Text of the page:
Covid-19 was first recorded in the Chinese city of Wuhan. However, it is not yet clear exactly how the virus emerged. Researchers suspect that the virus initially “spilled over” from bats to humans through an unknown intermediary animal, possibly a pangolin. A study published today finds that changing climate conditions could be linked to a greater diversity of bat species in Yunnan, a province of southwestern China, and its surrounding regions. Early research suggests that the virus causing Covid-19, which is called SARS-CoV-2, could have arisen in this area. The new study suggests that, over the past century, changes to temperature, rainfall and CO2 levels have caused a shift in the type of vegetation found in the region. This shift has seen tropical shrublands increasingly replaced with tropical savannahs and deciduous woodland, creating more habitat suitable for bat species, according to the results.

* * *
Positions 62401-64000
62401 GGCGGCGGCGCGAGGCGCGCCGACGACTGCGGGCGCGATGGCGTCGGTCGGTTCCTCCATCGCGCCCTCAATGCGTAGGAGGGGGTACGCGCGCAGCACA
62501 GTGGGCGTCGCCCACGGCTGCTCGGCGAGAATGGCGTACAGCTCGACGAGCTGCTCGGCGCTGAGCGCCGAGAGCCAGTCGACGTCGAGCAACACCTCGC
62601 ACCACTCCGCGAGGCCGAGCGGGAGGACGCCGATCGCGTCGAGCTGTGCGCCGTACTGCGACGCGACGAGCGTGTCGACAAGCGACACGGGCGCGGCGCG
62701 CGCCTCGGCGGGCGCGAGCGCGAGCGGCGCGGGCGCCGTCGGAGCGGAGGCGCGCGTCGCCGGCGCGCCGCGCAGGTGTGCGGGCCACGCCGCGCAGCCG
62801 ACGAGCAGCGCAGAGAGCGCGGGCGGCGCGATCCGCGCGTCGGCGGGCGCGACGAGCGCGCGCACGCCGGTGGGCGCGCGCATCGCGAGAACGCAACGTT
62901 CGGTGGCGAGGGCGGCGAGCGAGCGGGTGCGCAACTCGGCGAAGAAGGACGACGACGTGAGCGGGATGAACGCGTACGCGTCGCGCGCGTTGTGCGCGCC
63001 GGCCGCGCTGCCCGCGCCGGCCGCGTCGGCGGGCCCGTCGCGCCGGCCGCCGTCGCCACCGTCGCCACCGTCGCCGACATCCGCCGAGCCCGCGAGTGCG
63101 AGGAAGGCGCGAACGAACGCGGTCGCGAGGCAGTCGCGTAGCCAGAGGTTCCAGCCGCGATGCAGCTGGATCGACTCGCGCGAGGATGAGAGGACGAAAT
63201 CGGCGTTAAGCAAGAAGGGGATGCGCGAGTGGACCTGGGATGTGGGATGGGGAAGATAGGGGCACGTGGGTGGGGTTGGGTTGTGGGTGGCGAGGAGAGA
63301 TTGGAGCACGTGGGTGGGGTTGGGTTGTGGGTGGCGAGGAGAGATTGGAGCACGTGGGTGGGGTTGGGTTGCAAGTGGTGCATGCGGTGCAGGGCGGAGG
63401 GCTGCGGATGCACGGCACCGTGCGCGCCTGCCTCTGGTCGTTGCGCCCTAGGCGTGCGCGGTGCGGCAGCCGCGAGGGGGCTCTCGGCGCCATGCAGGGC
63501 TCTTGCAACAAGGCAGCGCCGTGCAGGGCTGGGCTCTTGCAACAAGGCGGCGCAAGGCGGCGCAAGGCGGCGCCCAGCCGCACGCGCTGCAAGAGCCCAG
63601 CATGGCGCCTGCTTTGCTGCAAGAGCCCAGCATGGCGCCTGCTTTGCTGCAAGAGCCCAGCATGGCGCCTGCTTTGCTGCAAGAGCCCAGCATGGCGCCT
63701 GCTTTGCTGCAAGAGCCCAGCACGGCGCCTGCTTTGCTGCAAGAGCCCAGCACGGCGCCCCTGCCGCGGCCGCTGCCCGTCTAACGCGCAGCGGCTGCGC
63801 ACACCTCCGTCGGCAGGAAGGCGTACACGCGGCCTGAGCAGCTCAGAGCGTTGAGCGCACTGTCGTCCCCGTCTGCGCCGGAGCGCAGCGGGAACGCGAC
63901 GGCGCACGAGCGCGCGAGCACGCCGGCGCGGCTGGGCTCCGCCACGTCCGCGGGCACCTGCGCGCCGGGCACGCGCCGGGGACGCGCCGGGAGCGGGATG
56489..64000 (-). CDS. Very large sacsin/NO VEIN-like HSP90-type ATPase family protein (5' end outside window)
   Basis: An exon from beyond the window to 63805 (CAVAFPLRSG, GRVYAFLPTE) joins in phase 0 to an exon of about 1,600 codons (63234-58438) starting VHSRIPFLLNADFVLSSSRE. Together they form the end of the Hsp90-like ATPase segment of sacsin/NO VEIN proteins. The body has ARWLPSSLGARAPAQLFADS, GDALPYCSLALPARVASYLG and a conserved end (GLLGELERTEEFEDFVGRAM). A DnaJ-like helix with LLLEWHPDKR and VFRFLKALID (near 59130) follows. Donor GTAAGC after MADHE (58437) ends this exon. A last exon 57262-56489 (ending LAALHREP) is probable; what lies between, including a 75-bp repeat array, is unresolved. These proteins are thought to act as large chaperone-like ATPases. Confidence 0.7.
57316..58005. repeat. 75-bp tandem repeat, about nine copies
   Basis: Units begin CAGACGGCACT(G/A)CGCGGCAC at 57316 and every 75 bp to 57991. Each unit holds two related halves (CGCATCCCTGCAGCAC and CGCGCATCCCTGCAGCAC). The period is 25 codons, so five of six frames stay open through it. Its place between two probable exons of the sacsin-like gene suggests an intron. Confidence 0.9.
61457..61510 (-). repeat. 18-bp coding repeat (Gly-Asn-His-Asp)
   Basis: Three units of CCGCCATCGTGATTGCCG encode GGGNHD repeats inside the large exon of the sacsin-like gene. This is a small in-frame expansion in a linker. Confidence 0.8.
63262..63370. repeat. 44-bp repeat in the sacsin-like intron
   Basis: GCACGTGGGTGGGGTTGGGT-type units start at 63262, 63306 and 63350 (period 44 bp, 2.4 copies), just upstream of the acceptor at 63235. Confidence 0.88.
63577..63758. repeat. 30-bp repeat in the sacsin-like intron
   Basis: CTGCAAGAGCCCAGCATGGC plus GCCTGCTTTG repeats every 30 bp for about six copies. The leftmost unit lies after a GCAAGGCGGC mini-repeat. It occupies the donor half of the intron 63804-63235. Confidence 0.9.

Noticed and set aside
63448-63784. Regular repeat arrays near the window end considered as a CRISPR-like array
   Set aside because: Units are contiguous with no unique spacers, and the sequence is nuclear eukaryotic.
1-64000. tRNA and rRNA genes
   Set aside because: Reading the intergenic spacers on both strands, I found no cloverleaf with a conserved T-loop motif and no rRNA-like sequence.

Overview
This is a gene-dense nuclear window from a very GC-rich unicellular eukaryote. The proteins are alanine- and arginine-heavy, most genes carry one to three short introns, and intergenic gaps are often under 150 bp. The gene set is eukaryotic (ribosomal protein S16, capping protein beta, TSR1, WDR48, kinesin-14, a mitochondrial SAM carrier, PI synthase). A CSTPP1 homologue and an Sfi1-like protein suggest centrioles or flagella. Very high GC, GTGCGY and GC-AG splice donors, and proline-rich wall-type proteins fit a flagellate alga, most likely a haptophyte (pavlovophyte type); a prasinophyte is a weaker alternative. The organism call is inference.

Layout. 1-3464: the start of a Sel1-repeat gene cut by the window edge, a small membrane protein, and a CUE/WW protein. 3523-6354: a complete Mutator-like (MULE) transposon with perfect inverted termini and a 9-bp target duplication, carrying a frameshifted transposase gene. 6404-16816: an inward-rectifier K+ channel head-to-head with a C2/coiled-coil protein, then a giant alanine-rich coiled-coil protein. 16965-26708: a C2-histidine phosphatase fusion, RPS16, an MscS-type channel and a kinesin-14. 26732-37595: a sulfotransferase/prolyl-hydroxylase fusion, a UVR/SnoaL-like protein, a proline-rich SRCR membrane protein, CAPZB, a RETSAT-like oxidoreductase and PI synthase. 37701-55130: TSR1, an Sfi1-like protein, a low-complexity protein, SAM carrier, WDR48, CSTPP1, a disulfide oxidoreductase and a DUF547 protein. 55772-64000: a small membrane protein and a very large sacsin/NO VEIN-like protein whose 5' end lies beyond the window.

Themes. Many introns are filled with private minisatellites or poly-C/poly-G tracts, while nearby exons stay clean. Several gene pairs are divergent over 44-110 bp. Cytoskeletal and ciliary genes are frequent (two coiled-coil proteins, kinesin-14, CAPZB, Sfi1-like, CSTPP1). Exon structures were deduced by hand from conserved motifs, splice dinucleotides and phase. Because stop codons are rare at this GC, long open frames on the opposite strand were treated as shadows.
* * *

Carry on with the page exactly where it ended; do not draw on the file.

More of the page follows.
Independent 5th Feb 2021 read more »
A warming Britain detected its first case of a tick-borne disease similar to Lyme last summer, a parasitic disease with malaria-like symptoms known as “babesiosis”. Illnesses more often associated with warmer climates will become more common as the climate becomes hotter and wetter, a new report from the WWF and other charities including Oxfam and the National Trust says. “The UK is at risk of the spread of infectious diseases like dengue fever, Lyme disease and West Nile fever – which is already present in some European countries – and from an increase in cholera infections from warming seawaters in Europe.
Telegraph 5th Feb 2021 read more »